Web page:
While there is a paucity of information pertaining to the nutritional impact on infant sleep and sleep maturation under development, particularly with regard to specific nutrients, certain nutrients, such as tryptophan and nucleotides exert an influence upon parameters of sleep at the level of brain activity, some fatty acids may affect sleep as a result of their role in supporting the maturity of the brain and central nervous system [21]. Furthermore, there appears to exist a a critical and positive relationship between infant quantity and quality within neurocognition and physical growth [22]. The repeated periodisation of carbohydrate intake through the application of a diet-exercise strategy called the sleep-low model can potentially induce mitochondrial biogenesis and improve endurance performance in endurance-trained individuals. Thus, during acute bouts of exercise, the average fat oxidation rate was shown to be approximately 36% times higher among sleep-low individuals compared with the sleep-high, which did not translate into sustained effects upon the maximal fat oxidation rate [23]. Time-trial performance increased equally in both these groups. The authors observed no effect on intramuscular proteins involved in lipolysis or fatty acid transport and capacity thereby concluding that the sleep-low model did not induce sustained effects on maximal fat oxidation rate, endurance performance or proteins involved in intramuscular lipid metabolism when compared to the sleep-high individuals. Certainly, diet quality and certain food consumption are related to sleep quality and consequence. In a cross-sectional study performed among urban adults derived from eight Chinese cities, with a total of 1,548 participants, sleep quality was assessed using the Chinese version of the Pittsburg Sleep Questionnaire Index. Further, diet quality was evaluated by Chinese Healthy Diet Index, and dietary intake, including food groups and nutrients, were derived from a semi-quantitative Food Intake Frequencies Questionnaire and a single 24-hr dietary recall [24]. Logistic regression analysis indicated that better diet quality, featuring greater food diversity, higher ingestion of fruits and fish, along with higher seafood consumption, lower egg consumption, and higher total energy intake, was associated significantly with lower risk of poor sleep quality. In the context of fat metabolism, maximal fat oxidation intensity reduced significantly body mass, BMI, fat mass, visceral trunk fat, and diastolic blood pressure parameters in a group receiving individualised FATmax intensity (i.e. aerobic training), over three days/week during one hour/day for a total of 12 weeks accompanied by marked elevations of high-density lipoprotein-cholesterol, predicted VO2max, left ventricular ejection fraction, and sit-and-reach performance [25].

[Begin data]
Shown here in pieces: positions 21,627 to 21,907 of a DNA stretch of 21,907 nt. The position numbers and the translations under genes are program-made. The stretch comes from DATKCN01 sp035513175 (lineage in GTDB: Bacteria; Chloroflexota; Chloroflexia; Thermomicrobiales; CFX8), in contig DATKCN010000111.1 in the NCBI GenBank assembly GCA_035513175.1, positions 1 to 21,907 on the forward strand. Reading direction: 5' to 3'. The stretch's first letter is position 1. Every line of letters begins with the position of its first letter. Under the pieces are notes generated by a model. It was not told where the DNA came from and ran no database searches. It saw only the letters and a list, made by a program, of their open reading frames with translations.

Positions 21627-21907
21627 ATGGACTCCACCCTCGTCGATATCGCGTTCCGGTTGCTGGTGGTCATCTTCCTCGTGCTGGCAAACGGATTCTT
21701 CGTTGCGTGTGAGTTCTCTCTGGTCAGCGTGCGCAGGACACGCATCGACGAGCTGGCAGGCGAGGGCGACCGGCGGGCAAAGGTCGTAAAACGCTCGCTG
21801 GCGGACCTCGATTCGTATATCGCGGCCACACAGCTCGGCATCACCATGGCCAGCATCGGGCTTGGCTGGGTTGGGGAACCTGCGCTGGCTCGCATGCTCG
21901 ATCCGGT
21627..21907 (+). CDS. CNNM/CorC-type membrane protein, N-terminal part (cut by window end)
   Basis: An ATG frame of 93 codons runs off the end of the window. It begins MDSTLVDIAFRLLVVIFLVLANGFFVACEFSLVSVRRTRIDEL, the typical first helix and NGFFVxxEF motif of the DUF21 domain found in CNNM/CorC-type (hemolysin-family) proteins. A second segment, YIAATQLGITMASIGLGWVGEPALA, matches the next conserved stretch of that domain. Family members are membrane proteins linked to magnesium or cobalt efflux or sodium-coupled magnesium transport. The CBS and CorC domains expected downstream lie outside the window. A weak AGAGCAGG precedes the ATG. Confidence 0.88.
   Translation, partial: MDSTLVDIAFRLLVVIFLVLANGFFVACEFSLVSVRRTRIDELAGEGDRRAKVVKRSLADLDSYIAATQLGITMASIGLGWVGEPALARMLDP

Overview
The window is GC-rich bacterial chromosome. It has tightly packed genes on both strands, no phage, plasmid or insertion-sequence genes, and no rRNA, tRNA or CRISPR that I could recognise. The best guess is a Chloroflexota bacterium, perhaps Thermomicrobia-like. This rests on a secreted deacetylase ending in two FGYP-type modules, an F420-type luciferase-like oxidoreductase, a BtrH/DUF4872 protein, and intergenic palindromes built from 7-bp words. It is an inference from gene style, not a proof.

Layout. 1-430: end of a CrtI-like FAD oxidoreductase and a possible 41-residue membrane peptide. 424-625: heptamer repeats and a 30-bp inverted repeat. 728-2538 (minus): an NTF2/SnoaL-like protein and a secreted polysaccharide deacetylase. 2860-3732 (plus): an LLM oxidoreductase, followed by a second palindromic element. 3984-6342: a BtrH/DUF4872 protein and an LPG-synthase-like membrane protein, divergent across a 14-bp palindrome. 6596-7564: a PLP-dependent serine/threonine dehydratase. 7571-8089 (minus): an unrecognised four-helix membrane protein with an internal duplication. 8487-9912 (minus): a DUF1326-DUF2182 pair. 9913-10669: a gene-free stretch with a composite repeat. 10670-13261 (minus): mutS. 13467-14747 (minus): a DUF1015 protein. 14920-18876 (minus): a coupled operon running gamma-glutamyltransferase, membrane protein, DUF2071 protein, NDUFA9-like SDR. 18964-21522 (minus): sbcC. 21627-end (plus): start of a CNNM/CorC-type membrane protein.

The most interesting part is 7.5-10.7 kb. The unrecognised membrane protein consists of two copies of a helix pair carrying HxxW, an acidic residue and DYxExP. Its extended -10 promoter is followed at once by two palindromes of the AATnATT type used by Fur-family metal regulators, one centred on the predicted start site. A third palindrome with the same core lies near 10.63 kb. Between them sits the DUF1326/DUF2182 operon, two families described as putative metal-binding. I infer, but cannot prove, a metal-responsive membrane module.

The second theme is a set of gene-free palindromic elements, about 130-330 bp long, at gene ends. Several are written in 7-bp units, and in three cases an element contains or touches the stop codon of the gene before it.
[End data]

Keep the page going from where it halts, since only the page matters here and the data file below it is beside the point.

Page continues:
The current prevalence of metabolic syndrome components among young adults has been found to be 17.4% of a crosssectional study involving 694 Chinese young adults from a national survey was performed through which demographic characteristics, unhealthy lifestyle behaviors, anthropometric measurements, and blood chemistry were analysed and metabolic syndrome components were greater among males than among females (19.0% vs. 7.8%). The unhealthy lifestylebehavior risk factors associated with metabolic syndrome components included smoking behaviour and a marked lack of physical activity among males compared to female participants, as well as greater betel-quid chewing and lesser sleep among females. The authors concluded that, in the future, health-care providers and administrators ought focus upon the reduction of metabolic syndrome components at risk by encouraging young adult males to reduce or terminate their cigarette smoking while maintaining optimum-required levels of physical exercise, on the one hand, and their efforts by which young adult females are encouraged to terminate chewing betel quid, obtain appropriate amounts of sleep and maintain/increase present levels of exercise [26]. In another study of 3659 Iranian participants (male participants = 1540), aged over 20 years-of-age and free of hypertension at baseline, it was observed that (i) there were significant between-gender differences in the relationship between obesity phenotypes and incident hypertension, (ii) generally the metabolic status, as defined by the component of metabolic syndrome components as compared to IR may be more acceptable in identifying high risk women for hypertension, and (iii) those women populations who were shown to be healthily obese metabolically using the components of metabolic syndrome definition or those individuals with either more than one component of the metabolic syndrome or the overweight/obese individuals presenting presence of insulin resistance ought to be prioritized for implementing of immediate preventive strategies against hypertension focusing on lifestyle changes, including physical exercise and dietary restriction [27].